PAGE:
Romans 8 is a very common chapter in the Bible, but it really is powerful. The passage starts by explaining how Jesus stepped in to take our place for our punishment, and that we no longer see the consequences of those punishments that we so well deserve. Next it explains the importance of the role of the Holy Spirit in our lives as Christians and the differences between leading a life with human values and leading a life with godly values. Finally it explains how Christians become children of God. Creation itself is waiting for the day that the children of God will be revealed.
Therefore, there is now no condemnation for those who are in Christ Jesus,
The passage starts out with a strong statement, saying that those who have accepted Jesus are not sentenced to punishment. We do not need to fear the consequences for our sinful actions.
2 because through Christ Jesus the law of the Spirit who gives life has set you free from the law of sin and death.
We are not condemned because the Holy Spirit gives life through the act of Jesus on the cross. Originally, the Fall brought sin and death (as a consequence of sin) into the world, but now the Spirit is giving us life because of Christ’s work on the cross.
3 For what the law was powerless to do because it was weakened by the flesh, God did by sending his own Son in the likeness of sinful flesh to be a sin offering. And so he condemned sin in the flesh,
The Old Testament law did not have the ability to save us. It was weak because mankind is unable keep it, so God sent his son Jesus Christ, being fully human and fully God, to take our place. So now our sin is condemned, instead of ourselves.
4 in order that the righteous requirement of the law might be fully met in us, who do not live according to the flesh but according to the Spirit.
The law needed righteousness in order to be fulfilled. Jesus took our sin, which made us righteous, since we were unable to be righteous of our own accord. Now we no longer live as sinful humans do, because we are filled with the Spirit.
5 Those who live according to the flesh have their minds set on what the flesh desires; but those who live in accordance with the Spirit have their minds set on what the Spirit desires.
This verse is simple. Those who live with human goals have human desires, but those who have the Spirit inside of them have spiritual and godly desires.
6 The mind governed by the flesh is death, but the mind governed by the Spirit is life and peace.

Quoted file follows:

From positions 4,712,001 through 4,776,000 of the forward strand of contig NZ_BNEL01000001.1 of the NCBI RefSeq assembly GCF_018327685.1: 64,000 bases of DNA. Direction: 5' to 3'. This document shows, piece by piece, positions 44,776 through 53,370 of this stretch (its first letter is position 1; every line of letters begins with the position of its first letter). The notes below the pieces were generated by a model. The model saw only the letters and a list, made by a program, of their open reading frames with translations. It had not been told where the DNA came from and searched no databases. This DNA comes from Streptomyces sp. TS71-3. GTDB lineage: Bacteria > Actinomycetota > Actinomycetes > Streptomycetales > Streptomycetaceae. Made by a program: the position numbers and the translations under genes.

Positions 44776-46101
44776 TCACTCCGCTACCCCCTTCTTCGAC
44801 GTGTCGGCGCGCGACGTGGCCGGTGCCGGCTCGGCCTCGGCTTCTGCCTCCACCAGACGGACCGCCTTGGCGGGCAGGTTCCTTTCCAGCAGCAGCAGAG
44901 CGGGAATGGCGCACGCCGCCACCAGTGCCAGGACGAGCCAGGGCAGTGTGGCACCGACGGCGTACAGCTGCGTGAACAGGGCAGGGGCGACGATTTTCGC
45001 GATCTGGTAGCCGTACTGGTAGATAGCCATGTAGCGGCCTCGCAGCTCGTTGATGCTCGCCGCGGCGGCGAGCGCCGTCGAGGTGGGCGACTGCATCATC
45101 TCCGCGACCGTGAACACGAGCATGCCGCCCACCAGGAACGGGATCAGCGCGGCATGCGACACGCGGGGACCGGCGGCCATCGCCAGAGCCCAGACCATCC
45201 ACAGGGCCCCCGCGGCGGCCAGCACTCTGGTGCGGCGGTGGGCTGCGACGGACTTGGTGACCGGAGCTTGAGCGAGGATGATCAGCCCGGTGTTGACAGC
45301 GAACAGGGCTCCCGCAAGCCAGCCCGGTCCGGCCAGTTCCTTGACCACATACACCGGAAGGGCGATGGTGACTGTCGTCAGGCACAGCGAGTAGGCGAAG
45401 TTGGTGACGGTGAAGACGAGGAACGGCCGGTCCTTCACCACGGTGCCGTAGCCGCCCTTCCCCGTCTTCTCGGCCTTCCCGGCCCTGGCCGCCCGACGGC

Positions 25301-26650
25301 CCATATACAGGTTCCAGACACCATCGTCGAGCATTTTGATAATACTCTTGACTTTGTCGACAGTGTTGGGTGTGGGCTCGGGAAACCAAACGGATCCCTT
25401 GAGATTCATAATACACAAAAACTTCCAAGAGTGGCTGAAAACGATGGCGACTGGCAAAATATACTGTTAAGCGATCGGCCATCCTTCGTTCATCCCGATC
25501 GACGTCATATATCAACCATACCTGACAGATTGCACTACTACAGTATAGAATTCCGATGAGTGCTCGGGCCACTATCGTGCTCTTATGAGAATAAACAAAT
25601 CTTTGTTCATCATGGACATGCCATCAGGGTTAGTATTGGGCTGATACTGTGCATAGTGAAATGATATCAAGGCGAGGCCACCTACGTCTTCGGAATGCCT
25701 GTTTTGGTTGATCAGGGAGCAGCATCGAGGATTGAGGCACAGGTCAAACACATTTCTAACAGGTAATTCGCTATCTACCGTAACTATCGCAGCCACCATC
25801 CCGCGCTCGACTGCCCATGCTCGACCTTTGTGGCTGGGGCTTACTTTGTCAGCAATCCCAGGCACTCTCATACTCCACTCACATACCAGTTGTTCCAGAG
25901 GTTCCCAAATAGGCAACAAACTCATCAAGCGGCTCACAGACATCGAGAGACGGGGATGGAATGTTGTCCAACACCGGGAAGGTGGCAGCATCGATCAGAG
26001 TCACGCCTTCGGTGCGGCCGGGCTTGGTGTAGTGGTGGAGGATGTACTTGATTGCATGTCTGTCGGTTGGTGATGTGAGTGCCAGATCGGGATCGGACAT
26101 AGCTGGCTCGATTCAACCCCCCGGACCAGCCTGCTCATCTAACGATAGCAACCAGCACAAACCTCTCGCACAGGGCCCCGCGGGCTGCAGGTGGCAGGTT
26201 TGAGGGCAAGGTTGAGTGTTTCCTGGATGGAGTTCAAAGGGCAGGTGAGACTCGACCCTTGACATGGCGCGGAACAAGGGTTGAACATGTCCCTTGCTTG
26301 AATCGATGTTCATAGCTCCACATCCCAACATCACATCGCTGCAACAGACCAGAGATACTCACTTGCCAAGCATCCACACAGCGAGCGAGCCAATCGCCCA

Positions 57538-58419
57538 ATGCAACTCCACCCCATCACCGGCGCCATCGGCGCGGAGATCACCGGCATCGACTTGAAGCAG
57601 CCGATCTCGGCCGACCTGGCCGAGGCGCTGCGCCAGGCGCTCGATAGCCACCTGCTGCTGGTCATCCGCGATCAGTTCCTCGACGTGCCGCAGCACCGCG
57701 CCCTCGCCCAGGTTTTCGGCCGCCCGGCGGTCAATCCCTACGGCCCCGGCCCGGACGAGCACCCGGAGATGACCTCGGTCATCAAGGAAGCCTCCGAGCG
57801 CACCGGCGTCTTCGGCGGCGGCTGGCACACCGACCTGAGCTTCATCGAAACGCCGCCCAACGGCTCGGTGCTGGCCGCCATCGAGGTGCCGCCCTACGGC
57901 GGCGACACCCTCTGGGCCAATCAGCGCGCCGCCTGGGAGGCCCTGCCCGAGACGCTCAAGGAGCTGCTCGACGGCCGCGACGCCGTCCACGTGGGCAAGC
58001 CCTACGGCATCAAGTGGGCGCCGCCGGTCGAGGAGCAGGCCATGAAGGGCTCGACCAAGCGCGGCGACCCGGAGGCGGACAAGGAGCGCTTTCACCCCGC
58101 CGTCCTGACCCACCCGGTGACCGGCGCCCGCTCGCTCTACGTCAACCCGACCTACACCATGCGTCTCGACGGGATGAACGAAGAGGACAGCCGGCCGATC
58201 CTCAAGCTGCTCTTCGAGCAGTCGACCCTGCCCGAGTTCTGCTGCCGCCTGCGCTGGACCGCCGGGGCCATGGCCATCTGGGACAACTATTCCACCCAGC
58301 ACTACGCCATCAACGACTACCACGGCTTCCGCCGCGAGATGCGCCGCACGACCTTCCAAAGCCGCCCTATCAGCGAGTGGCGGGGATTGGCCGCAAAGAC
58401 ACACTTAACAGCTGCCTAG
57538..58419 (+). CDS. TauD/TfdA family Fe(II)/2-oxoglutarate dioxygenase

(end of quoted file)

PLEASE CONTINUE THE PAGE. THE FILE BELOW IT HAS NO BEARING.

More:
And those who do live by human standards are subjected to death. But those who live by godly standards will find life and peace.
7 The mind governed by the flesh is hostile to God; it does not submit to God’s law, nor can it do so.
Living by human standards also means rejecting God and his commandments. It is impossible to serve both humans and God. Relating this back to verse 6, we can make the conclusion that rejecting God is the equivalent of death.
8 Those who are in the realm of the flesh cannot please God.
Again it is emphasized that those who live by the flesh are unpleasant to God. It must be an important point since it is emphasized so many times.
9 You, however, are not in the realm of the flesh but are in the realm of the Spirit, if indeed the Spirit of God lives in you. And if anyone does not have the Spirit of Christ, they do not belong to Christ.
But if we are Christians, then we have the Holy Spirit inside of us. And if we are filled with the Spirit, then we are no longer of the flesh. Those who are not Christians are not filled with the Holy Spirit, and therefore are not of God.
10 But if Christ is in you, then even though your body is subject to death because of sin, the Spirit gives life because of righteousness.
But Christians are given eternal life, even though their earthly bodies should die as a result of sin, because Jesus’ work on the cross is counted to them as righteousness.This can be related back to Genesis 15:6, when Abraham had faith in the Lord and it was “credited to him as righteousness.” The same goes for Christians today. Our faith is credited to us as righteousness, in order for us to fulfill the requirements of the law.